Outcry after Sky News Australia interviews far-right extremist
Television network also tweeted opinions of Blair Cottrell, who said Australian immigration should be based on race
Sky News has sparked outcry in Australia after it broadcast an interview with Blair Cottrell, a far-right extremist who has expressed his admiration for Hitler.
The channel hosted Cottrell in its Australian studios for a one-on-one discussion about immigration on Sunday night. Sky tweeted three videos of Cottrell arguing for immigration based on race, and live-tweeted his ideas.
The leader of the United Patriots Front, a far-right nationalist group, has a criminal history which includes being found guilty last year of inciting contempt, revulsion or ridicule of Muslims. The bodybuilder and carpenter has also claimed to have manipulated women “using violence and terror”.
The broadcast led a former Labor minister, Craig Emerson, to quit as a Sky commentator.
“My father fought Nazis in WWII and was interred in a German POW camp,” he tweeted.
I have advised @SkyNewsAust that I have quit as a Sky commentator. My father fought Nazis in WWII and was interred in a German POW camp. The decision to allow Neo-Nazi Blair Cotterell onto the channel was another step in a journey to normalising racism & bigotry in our country.
— Craig Emerson (@DrCraigEmerson) August 6, 2018
The decision to put Cottrell on Sky News was “another step in a journey to normalising racism and bigotry in our country”, Emerson said.
Hours later the channel said it was “wrong” to air the interview, but did not apologise. After complaints on Twitter, Sky removed all the tweets about Cottrell.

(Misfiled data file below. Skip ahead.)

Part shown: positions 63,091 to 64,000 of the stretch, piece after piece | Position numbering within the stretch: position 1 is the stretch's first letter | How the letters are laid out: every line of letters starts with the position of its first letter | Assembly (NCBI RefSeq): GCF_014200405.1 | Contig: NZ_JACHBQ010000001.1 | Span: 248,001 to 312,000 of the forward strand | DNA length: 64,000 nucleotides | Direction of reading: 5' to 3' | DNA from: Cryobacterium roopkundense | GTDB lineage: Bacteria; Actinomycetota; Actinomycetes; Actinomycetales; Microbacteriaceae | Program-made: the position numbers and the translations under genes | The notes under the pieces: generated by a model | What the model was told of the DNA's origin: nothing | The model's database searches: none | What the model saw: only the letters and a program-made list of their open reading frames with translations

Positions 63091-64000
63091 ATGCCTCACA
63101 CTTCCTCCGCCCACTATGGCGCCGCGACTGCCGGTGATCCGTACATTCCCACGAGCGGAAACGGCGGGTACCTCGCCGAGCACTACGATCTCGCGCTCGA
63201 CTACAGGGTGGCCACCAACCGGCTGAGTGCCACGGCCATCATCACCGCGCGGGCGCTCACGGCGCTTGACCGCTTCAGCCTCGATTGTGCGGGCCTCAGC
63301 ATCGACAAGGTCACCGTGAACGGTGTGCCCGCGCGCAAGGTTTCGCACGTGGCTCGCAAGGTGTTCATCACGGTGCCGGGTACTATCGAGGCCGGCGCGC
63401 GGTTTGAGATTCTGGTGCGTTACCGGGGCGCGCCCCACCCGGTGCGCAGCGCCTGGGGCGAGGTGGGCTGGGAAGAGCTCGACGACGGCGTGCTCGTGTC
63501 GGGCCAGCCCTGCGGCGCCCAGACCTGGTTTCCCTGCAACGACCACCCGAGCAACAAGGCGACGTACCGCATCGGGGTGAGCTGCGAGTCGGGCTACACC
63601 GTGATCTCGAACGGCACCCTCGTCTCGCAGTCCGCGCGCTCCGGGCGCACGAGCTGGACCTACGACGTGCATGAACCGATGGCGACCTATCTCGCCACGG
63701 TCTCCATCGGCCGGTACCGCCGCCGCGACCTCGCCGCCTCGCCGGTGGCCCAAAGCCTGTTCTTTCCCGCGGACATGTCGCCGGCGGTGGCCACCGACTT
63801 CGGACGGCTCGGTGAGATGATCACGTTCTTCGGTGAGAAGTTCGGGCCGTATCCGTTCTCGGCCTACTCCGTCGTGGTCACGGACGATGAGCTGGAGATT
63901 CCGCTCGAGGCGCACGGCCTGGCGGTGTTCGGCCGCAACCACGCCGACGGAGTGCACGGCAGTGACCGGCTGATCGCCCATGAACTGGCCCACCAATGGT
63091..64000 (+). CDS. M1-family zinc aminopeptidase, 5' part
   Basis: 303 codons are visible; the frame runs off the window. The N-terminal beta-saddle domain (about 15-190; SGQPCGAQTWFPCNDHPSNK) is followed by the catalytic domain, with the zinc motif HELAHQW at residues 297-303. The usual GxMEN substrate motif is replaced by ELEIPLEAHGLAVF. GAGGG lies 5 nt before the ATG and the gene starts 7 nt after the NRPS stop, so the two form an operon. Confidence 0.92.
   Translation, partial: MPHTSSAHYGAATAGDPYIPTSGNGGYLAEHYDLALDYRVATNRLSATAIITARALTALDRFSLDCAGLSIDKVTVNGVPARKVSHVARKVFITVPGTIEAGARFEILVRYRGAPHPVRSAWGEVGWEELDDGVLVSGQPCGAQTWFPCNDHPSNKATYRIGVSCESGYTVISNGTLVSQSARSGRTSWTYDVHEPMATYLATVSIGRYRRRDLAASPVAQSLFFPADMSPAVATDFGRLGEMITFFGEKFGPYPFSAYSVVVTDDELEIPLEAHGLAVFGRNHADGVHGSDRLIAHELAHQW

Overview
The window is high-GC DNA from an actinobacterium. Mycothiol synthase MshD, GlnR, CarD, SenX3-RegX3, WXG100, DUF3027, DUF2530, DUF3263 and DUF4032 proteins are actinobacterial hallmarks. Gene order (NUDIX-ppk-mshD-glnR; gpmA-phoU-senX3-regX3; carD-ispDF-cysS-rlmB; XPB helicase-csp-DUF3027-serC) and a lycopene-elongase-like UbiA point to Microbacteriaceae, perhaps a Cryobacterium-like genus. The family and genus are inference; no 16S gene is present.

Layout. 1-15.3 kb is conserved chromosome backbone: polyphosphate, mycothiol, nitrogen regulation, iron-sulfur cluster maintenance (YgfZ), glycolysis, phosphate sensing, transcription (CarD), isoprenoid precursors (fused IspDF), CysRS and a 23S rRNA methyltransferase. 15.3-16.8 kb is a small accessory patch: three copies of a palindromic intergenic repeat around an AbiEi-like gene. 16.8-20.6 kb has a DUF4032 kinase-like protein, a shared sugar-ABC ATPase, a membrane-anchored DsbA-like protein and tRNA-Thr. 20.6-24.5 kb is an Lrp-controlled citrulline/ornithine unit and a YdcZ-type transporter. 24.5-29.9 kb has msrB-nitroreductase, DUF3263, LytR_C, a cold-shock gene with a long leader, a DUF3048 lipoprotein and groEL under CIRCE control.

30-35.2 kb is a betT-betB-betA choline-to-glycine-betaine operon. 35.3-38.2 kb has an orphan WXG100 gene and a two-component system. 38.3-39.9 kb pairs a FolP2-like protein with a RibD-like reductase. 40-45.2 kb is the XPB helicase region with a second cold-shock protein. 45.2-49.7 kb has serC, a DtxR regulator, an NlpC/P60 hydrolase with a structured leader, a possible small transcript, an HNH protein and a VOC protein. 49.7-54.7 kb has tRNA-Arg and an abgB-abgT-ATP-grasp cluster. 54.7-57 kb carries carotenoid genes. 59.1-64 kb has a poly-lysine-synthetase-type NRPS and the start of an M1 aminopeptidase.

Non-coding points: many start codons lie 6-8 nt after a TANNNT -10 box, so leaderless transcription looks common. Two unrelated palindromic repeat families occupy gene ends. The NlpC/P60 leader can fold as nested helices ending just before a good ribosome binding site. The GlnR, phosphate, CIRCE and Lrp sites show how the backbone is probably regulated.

David Shoebridge, a Greens party MP, said he would refuse all offers to go on Sky “until it gives a full apology and clear commitment to never again air this man’s hateful views”. He called on all MPs to follow his lead.
Sky News’s political editor, David Speers, said on Twitter the outrage was “understandable” and agreed with Laura Jayes, a Sky political reporter, who called Cottrell a “fascist”.
Cottrell had been invited to appear by the Sky News host and former Northern Territory chief minister Adam Giles, who asked him what he thought about Donald Trump’s ideas and the mix of immigration in Australia.
Due to my white privilege, I don’t even have to build these frames. So long as there are at least a few people of colour within 100 mile radius, I just use my colonial powers to drain their life force & channel it into the materials, which proceed to put themselves together. pic.twitter.com/NNpKhDJ2fp
— Blair Cottrell (@blaircottrell89) July 5, 2018
“What we lack in this country is national pride … that is necessary to galvanise the minds of the masses and to protect the people of this country against foreign ideologies,” Cottrell said. “If we can rebuild or reclaim our traditional identity as Australians then we may not need a Donald Trump, we may be able to fix the situation ourselves.”
He told Giles that Australia should accept only skilled immigrants. He advocated taking all the white farmers from South Africa and stopping immigration from the rest of the world.
In 2015, Cottrell and two other members of the far-right group staged a mock beheading outside council offices in Bendigo, Victoria, to protest against the building of a mosque. They posted the video on Facebook.
In a statement released on Monday, the chief executive of Australian News Channel, which owns Sky News in Australia, said the Adam Giles Show had been put on hold and that the format and structure of the programme was under review.
“We deeply regret featuring the interview on our channel,” Angelos Frangopoulos said. “It was an error of judgment and we have taken action to ensure our standards, which we are proud of, are maintained.”
Cottrell would not be allowed back on the channel, Frangopoulos added.